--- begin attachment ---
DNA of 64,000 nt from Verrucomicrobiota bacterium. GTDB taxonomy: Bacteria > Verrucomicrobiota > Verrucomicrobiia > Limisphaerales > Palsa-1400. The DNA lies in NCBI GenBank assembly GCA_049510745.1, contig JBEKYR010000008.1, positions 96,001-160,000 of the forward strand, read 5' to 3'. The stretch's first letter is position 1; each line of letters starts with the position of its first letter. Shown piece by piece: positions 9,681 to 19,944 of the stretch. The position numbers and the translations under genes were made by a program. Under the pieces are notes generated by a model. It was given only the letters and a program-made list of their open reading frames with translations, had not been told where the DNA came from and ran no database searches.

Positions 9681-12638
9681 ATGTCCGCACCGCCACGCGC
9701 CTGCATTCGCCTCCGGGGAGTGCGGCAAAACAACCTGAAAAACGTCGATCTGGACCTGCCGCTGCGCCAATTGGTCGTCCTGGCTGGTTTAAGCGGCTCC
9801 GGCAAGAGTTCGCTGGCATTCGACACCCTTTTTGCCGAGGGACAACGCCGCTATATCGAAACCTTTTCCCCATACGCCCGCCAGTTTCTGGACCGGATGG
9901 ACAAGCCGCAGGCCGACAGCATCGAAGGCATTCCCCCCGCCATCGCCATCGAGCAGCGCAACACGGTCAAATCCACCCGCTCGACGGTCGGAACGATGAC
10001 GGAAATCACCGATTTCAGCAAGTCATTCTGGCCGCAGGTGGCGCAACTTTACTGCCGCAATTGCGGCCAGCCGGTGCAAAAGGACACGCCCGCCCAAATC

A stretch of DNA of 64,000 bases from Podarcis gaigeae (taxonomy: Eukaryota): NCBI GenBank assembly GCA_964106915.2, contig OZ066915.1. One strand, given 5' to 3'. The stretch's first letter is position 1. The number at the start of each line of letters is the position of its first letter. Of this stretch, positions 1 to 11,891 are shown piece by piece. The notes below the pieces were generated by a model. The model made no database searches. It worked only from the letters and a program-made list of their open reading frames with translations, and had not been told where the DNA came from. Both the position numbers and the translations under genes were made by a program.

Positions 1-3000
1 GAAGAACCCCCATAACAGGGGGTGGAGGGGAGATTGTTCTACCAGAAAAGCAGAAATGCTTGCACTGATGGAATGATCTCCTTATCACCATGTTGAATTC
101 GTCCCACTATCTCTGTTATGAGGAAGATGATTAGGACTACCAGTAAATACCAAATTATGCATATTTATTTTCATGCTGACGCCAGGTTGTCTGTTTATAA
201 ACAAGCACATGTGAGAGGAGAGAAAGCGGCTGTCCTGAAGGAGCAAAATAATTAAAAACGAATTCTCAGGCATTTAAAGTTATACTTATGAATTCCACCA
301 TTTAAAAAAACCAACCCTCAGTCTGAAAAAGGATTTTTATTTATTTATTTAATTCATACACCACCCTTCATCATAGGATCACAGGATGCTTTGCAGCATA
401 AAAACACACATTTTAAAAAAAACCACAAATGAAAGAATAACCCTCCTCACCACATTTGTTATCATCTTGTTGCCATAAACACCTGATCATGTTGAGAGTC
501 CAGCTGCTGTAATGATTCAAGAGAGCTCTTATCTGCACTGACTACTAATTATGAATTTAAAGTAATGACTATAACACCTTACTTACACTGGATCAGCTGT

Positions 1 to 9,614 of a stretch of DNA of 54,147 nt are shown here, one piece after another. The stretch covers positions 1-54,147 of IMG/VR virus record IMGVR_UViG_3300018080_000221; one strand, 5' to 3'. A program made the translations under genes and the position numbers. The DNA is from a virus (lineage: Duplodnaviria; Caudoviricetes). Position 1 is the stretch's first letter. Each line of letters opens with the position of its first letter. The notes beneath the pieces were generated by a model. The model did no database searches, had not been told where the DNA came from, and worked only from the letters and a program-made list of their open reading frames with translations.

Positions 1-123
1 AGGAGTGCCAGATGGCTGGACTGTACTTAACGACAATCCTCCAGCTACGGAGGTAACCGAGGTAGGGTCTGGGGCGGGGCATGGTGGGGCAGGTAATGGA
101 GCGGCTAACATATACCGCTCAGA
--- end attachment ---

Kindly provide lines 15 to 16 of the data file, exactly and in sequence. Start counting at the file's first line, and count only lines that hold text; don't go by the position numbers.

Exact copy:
501 CAGCTGCTGTAATGATTCAAGAGAGCTCTTATCTGCACTGACTACTAATTATGAATTTAAAGTAATGACTATAACACCTTACTTACACTGGATCAGCTGT

Positions 1 to 9,614 of a stretch of DNA of 54,147 nt are shown here, one piece after another. The stretch covers positions 1-54,147 of IMG/VR virus record IMGVR_UViG_3300018080_000221; one strand, 5' to 3'. A program made the translations under genes and the position numbers. The DNA is from a virus (lineage: Duplodnaviria; Caudoviricetes). Position 1 is the stretch's first letter. Each line of letters opens with the position of its first letter. The notes beneath the pieces were generated by a model. The model did no database searches, had not been told where the DNA came from, and worked only from the letters and a program-made list of their open reading frames with translations.